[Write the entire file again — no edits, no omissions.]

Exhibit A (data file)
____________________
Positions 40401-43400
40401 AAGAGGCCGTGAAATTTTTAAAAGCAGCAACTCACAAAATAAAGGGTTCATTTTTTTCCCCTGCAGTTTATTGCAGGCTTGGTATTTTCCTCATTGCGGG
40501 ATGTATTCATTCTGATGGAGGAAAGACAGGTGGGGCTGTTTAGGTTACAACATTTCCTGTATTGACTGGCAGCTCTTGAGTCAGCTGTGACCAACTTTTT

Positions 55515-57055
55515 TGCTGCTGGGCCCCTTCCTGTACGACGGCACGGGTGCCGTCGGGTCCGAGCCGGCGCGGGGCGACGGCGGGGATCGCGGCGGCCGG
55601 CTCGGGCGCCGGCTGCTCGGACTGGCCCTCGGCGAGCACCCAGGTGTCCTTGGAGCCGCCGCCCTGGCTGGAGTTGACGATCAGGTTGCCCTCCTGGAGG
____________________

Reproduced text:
Positions 40401-43400
40401 AAGAGGCCGTGAAATTTTTAAAAGCAGCAACTCACAAAATAAAGGGTTCATTTTTTTCCCCTGCAGTTTATTGCAGGCTTGGTATTTTCCTCATTGCGGG
40501 ATGTATTCATTCTGATGGAGGAAAGACAGGTGGGGCTGTTTAGGTTACAACATTTCCTGTATTGACTGGCAGCTCTTGAGTCAGCTGTGACCAACTTTTT

Positions 55515-57055
55515 TGCTGCTGGGCCCCTTCCTGTACGACGGCACGGGTGCCGTCGGGTCCGAGCCGGCGCGGGGCGACGGCGGGGATCGCGGCGGCCGG
55601 CTCGGGCGCCGGCTGCTCGGACTGGCCCTCGGCGAGCACCCAGGTGTCCTTGGAGCCGCCGCCCTGGCTGGAGTTGACGATCAGGTTGCCCTCCTGGAGG